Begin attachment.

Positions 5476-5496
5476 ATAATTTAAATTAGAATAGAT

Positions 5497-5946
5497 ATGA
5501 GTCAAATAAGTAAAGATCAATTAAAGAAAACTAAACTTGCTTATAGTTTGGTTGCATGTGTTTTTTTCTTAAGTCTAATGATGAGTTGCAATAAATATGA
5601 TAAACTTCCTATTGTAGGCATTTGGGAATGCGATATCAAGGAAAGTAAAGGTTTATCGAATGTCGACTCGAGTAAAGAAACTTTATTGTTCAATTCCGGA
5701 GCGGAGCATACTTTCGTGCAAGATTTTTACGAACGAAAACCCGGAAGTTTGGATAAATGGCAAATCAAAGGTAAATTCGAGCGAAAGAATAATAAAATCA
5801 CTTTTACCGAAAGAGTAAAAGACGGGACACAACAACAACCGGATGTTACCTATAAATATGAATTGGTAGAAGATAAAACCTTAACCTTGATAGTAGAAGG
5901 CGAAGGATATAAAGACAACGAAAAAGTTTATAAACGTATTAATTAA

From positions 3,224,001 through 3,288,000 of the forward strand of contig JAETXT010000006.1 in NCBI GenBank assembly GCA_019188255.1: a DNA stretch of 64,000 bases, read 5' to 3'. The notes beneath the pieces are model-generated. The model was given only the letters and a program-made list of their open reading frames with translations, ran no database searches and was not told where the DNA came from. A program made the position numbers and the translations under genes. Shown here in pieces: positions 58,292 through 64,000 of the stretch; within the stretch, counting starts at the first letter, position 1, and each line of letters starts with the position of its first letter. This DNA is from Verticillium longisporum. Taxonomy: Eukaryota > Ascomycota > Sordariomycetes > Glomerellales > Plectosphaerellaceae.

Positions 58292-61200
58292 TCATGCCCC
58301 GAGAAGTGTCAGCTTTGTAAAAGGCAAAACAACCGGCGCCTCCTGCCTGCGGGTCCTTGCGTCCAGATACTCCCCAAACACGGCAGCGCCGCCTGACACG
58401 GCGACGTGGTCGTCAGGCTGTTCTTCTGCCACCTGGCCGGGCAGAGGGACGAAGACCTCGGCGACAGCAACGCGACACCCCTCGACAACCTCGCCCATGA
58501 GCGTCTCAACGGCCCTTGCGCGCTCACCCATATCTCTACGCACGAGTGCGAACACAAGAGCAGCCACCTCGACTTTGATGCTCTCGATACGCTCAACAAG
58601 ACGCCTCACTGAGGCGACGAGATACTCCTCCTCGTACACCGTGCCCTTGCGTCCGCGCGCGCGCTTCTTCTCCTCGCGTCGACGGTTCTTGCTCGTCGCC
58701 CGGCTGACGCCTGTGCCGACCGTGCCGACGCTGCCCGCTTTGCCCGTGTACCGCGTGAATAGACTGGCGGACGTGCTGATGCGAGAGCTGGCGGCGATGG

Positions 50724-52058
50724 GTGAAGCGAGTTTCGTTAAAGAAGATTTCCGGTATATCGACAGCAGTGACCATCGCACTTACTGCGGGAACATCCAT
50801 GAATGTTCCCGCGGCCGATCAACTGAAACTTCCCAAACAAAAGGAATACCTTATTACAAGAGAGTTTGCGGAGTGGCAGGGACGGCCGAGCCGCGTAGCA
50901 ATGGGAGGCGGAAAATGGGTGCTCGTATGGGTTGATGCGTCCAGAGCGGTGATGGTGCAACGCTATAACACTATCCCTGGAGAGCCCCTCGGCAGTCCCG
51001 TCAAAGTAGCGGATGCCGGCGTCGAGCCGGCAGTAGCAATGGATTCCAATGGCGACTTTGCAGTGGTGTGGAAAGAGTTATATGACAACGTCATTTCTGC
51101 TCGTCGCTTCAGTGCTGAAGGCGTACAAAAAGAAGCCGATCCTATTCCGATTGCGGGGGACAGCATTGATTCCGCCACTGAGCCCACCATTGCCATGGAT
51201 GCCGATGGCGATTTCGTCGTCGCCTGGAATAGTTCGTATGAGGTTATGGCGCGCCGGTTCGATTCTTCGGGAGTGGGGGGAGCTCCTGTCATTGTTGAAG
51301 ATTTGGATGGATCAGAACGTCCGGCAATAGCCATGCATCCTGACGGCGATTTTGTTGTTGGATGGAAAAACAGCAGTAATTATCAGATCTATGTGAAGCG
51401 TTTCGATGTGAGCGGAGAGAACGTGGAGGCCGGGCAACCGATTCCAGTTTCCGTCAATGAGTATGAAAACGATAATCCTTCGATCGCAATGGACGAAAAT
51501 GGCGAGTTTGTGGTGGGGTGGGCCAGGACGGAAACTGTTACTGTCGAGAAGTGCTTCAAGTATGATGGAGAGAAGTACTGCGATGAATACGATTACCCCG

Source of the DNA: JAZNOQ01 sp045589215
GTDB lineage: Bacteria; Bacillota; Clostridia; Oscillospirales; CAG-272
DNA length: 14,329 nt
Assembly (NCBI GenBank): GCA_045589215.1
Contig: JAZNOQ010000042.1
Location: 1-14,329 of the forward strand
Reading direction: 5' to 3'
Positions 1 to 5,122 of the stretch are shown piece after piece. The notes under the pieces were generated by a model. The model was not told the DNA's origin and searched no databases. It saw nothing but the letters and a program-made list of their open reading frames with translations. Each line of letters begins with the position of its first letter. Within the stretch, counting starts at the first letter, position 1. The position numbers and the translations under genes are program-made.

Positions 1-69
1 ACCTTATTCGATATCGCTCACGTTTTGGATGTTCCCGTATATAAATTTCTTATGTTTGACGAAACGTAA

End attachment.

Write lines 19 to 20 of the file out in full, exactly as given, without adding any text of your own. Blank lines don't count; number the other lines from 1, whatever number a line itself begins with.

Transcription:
50724 GTGAAGCGAGTTTCGTTAAAGAAGATTTCCGGTATATCGACAGCAGTGACCATCGCACTTACTGCGGGAACATCCAT
50801 GAATGTTCCCGCGGCCGATCAACTGAAACTTCCCAAACAAAAGGAATACCTTATTACAAGAGAGTTTGCGGAGTGGCAGGGACGGCCGAGCCGCGTAGCA